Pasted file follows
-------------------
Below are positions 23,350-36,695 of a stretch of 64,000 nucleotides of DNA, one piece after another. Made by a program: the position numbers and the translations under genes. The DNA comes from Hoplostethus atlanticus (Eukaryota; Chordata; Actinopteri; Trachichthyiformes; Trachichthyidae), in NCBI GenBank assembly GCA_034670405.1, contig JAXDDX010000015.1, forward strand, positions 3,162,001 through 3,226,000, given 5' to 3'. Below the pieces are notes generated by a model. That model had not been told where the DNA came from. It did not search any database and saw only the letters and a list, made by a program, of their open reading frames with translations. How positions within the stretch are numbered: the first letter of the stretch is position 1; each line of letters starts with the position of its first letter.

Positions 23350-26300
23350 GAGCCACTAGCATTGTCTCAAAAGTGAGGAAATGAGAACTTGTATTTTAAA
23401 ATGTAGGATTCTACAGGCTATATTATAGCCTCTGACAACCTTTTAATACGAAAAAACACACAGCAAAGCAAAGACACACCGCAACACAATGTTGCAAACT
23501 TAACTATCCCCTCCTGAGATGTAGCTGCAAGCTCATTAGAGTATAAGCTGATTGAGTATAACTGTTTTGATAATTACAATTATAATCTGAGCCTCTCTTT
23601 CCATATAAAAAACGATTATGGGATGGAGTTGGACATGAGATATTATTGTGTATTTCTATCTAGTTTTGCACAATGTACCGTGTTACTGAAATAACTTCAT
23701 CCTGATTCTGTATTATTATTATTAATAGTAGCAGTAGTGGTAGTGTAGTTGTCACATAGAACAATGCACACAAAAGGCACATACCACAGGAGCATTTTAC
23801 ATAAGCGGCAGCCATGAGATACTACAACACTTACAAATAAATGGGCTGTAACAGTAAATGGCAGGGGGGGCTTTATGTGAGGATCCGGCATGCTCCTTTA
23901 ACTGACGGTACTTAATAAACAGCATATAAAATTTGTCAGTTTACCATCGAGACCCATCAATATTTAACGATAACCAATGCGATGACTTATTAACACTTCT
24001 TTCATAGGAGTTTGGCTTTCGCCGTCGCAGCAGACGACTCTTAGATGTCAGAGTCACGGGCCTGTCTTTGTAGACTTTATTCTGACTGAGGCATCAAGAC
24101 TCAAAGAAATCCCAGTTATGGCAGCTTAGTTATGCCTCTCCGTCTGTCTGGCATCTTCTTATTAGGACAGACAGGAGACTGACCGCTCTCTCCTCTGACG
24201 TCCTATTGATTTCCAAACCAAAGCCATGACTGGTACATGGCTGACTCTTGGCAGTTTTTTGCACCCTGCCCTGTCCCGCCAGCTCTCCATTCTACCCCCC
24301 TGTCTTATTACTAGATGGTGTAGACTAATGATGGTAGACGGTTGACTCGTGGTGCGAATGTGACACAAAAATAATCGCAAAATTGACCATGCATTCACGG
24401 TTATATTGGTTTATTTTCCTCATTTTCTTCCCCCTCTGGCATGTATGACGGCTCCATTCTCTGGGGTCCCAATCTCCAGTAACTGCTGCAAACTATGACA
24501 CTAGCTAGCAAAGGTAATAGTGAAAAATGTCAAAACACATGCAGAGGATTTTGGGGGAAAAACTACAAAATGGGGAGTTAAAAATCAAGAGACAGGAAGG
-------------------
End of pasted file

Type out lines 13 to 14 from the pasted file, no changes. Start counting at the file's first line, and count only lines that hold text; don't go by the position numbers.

24301 TGTCTTATTACTAGATGGTGTAGACTAATGATGGTAGACGGTTGACTCGTGGTGCGAATGTGACACAAAAATAATCGCAAAATTGACCATGCATTCACGG
24401 TTATATTGGTTTATTTTCCTCATTTTCTTCCCCCTCTGGCATGTATGACGGCTCCATTCTCTGGGGTCCCAATCTCCAGTAACTGCTGCAAACTATGACA